The surface of a solid must satisfy some conditions so that the resulting solid is well-behaved. This is the so-called manifold condition. While recent research has shown that the surface of a solid does not have to be a manifold, we shall restrict to manifold surfaces to simply our discussion.

A surface is a *2-manifold* if and only if for each point *x* on the
surface there exists an open ball with center *x* and sufficiently
small radius so that the intersection of this ball and the surface can be
continuously deformed to an open disk. An *open ball* with center at the
coordinate origin and radius *r* is defined by equation
*x*^{2} + *y*^{2} + *z*^{2} <
*r*^{2}. It contains all points inside of the sphere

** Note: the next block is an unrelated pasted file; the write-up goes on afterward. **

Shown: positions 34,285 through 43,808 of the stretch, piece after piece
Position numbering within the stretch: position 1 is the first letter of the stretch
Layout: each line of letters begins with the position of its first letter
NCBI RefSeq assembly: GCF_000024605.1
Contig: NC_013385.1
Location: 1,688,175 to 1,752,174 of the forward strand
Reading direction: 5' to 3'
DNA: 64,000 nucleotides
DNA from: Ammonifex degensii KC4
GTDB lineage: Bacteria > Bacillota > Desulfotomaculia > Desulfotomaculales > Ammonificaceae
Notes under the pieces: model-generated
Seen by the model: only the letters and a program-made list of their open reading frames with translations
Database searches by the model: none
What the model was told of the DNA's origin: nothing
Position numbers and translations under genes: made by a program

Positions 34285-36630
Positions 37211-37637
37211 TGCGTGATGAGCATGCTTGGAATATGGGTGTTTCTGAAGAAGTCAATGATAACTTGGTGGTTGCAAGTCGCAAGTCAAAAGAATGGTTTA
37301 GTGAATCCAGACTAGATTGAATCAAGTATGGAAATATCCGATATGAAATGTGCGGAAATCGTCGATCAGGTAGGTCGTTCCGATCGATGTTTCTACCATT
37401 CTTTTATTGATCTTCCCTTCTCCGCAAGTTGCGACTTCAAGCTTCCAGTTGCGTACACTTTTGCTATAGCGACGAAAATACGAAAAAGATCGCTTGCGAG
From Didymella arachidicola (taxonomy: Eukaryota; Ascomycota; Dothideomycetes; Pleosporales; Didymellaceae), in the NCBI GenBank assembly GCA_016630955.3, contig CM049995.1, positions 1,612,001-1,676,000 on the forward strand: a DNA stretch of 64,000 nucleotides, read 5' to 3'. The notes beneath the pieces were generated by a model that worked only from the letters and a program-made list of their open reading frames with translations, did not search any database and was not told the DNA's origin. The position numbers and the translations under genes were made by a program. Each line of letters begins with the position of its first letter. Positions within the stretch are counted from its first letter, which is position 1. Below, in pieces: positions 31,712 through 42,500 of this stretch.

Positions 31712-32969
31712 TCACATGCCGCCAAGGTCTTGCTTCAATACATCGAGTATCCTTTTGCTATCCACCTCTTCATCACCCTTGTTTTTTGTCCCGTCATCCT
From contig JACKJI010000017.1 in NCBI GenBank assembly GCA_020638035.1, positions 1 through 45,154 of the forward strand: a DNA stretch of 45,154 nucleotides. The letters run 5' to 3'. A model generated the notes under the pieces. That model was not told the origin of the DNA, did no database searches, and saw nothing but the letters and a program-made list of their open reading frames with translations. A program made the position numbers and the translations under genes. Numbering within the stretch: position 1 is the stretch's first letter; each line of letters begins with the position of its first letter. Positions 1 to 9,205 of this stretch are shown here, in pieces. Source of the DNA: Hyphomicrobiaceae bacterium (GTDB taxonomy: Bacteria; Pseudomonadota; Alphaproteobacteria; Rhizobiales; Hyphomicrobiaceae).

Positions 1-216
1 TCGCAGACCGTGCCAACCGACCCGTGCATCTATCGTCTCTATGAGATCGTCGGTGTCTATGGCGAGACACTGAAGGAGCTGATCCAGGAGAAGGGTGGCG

*x*^{2} + *y*^{2} + *z*^{2} =
*r*^{2}.
An *open disk* is defined similarly
*x*^{2} + *y*^{2} < *r*^{2}.
By *continuously deformed*, it means
one can twist or bend the shape without cutting (*i.e.* adjacency relations
must be maintained) and gluing (*i.e.* a one-to-one relation is required).

Let us take a look at the following figure:

There is a cube and three open balls. Ball 2 has its center on the top face. The intersection of this ball and the surface of the cube is an open disk (shown in red). Ball 1 has its center on an edge. Its intersection with the surface of the cube is a "bent" open disk, which of course can be "unbent" to make it an open disk. Ball 3 has its center at a corner. Its intersection with the cube's surface is a three-way bent open disk.

The following shows a solid whose bounding surface is *not* a
manifold. The intersection of the open ball and the surface of the solid
is the union of two intersecting open disks. This intersection cannot
be deformed to an open disk without "gluing." Consequently, the surface is
*not* a manifold.